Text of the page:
The game ended with both teams remaining on the ice, silently surrounding a fallen player.
The Detroit Red Wings had just beaten the Carolina Hurricanes 4-3 in overtime Monday, on Andreas Athanasiou’s goal, but it was an injury to Canes goalie Eddie Lack on the play that had everyone frozen in place for several minutes after the game, somber, hoping for the best.
The collision was a hard one. As Athanasiou drove the net with the puck, the Canes’ Victor Rask gave him a push from behind, Athanasiou’s right side hitting Lack in the head, causing it to snap back.
In a flash, Athanasiou had scored at 1:59 of overtime, and Lack was down, motionless. The Wings’ celebration was brief.
Canes trainer Pete Friesen and then other medical personnel came on the ice to attend to Lack. They huddled around him for more than 10 minutes as the Hurricanes and Wings players did the same in a very quiet PNC Arena.
Lack, who has missed a big chunk of the season with concussions, was slowly lifted onto a stretcher and taken to UNC Rex Hospital for tests. Lack later tweeted that “everything looks alright and I’ll be able to go home tonight. Thanks for thinking of me.”
“I had no idea I hit him,” Athanasiou said. “I tried driving the net and I felt (Rask’s) stick on my back. He cross-checked me pretty hard. Even after, I had no idea I came in contact with (Lack).
“I never like to see someone go down like that and on a stretcher. I hope he’s OK, and he gets back.”
The players tapped their sticks on the ice and fans chanted “Let’s go, Eddie” as Lack was carried off the ice. Lack gave a thumbs-up, perhaps easing the anxiety level for so many.
Wings coach Jeff Blashill said a couple of his players told him Lack was moving soon after the play, adding, “So then you’re a little more relaxed.”
The play was reviewed, and it was ruled the puck crossed the goal line before the collision, thus no goaltender interference. It was a sudden, almost surreal end to what had been a hard-fought hockey game – the one rescheduled after the Dec. 19 game was postponed because of poor ice conditions at PNC Arena.
Defenseman Justin Faulk twice scored for the Canes, his second goal tying the score 3-3 with 51.1 seconds left in regulation after the Canes pulled Lack for a sixth attacker.
Lack suffered a concussion in practice in November, banging his head against the boards after a fall. He returned in December, then was injured and sidelined again after the Christmas break, missing a total of 26 games because of the concussions before being activated from injured reserve on Jan. 26.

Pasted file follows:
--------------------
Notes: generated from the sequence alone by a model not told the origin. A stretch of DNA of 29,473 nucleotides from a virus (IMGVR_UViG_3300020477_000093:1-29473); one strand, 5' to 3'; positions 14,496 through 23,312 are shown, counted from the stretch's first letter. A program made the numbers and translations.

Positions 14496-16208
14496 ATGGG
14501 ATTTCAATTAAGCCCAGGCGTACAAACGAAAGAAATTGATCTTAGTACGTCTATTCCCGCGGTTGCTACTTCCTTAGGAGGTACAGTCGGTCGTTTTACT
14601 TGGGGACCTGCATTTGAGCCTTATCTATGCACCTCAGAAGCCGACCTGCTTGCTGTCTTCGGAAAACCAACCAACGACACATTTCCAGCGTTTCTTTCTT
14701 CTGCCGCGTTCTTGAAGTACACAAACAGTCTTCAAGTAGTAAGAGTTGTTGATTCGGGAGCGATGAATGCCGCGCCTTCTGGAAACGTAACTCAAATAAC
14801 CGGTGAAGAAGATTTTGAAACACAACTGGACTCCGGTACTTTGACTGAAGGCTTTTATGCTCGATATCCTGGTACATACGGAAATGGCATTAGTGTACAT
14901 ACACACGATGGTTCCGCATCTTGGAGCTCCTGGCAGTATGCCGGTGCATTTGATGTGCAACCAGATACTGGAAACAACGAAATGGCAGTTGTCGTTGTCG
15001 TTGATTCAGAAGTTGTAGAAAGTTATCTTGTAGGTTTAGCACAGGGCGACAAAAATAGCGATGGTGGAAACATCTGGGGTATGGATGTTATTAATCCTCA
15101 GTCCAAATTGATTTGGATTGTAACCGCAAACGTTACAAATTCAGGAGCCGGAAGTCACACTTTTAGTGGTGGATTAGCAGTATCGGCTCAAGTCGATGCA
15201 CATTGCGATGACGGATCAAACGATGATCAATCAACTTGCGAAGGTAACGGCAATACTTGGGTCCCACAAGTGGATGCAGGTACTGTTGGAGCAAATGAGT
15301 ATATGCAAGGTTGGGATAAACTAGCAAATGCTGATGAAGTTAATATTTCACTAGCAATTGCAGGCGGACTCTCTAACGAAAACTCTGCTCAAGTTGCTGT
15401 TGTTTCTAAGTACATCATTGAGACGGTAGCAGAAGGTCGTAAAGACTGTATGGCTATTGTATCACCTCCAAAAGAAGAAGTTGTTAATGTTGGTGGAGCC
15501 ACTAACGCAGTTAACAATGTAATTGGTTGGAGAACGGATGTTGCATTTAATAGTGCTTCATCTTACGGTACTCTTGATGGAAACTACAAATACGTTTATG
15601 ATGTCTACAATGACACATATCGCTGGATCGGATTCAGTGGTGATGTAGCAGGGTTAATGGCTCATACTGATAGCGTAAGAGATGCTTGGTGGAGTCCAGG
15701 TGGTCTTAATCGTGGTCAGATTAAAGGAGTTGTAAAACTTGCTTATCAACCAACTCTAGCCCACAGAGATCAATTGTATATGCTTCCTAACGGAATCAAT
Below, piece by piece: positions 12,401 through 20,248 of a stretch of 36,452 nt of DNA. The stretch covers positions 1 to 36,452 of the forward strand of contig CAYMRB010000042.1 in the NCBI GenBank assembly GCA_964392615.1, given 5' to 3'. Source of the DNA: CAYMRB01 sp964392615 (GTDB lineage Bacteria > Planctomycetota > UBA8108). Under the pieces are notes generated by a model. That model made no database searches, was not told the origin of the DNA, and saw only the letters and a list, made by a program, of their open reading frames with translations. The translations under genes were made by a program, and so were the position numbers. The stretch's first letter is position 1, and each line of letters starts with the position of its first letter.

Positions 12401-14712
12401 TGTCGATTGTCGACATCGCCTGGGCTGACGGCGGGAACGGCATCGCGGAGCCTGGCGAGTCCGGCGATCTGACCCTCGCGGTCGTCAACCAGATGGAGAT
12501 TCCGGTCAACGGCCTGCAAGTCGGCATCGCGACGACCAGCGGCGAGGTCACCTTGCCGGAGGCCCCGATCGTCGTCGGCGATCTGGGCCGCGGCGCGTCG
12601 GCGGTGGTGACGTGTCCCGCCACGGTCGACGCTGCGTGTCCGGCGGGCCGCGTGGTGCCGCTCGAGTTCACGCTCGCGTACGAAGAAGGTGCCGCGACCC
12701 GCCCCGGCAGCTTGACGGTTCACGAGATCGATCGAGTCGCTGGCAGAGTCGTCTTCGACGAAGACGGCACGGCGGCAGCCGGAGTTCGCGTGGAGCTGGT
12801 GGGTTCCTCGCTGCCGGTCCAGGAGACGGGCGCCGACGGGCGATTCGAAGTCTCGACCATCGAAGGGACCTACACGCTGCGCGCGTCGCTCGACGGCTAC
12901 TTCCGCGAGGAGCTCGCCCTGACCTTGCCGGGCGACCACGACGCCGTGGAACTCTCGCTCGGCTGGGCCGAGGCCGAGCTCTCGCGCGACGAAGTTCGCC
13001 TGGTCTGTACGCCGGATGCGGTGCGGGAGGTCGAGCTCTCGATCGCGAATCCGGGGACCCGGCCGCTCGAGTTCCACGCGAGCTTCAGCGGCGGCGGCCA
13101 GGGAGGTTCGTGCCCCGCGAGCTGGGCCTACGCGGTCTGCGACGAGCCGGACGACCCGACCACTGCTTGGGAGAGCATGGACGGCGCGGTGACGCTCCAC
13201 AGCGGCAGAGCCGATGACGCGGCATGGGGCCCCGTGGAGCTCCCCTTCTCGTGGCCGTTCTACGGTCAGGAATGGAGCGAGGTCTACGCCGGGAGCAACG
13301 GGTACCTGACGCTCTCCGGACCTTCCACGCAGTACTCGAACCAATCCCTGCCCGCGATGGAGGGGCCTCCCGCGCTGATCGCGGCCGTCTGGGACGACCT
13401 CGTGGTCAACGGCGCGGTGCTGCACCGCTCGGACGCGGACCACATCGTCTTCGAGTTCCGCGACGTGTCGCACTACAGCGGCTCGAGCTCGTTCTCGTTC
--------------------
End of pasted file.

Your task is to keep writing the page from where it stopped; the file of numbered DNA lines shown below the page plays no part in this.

After a poor outing March 1 against Tampa Bay, Lack was publicly criticized by Peters but responded with his best play of the season. He won five of six starts, beating Montreal and New Jersey last week as the Canes finished off a 3-0-1 road trip to pull within five points of the Boston Bruins and the second wild-card playoff spot in the Eastern Conference.
Carolina (33-27-14), which faces the Red Wings again Tuesday at PNC Arena, picked up another point on the Bruins. But the players were in no mood to talk about playoff chances.
“It’s hard to think about the game,” Canes center Jordan Staal said. “Our thoughts and prayers are with Eddie. He’s had a tough time with injuries and all the stuff that has gone on for him. To see him play as well as he has of late and given us a chance to make a push here, it’s been a lot of fun. Hopefully he recovers from this quick.”
Before the injury, Lack and Wings goalie Petr Mrazek both played well, making timely saves.
Canes winger Jeff Skinner scored his 31st of the season in the first period, extending his goal streak to six straight games. Faulk’s first goal also seemed important at the time, coming with 57.5 seconds left in the second period to tie the score 2-2.
Those goals offset a pair of breakaway scores in the second by the Wings’ Anthony Mantha, who twice took advantage of poor puck management by the Canes.
Tomas Tatar’s power-play score at 8:30 of the third pushed the Wings in front 3-2, but Faulk answered in the final minute.
“I’m not really thinking about it,” Faulk said. “I’m just worried about Eddie. I think everybody in this room is.”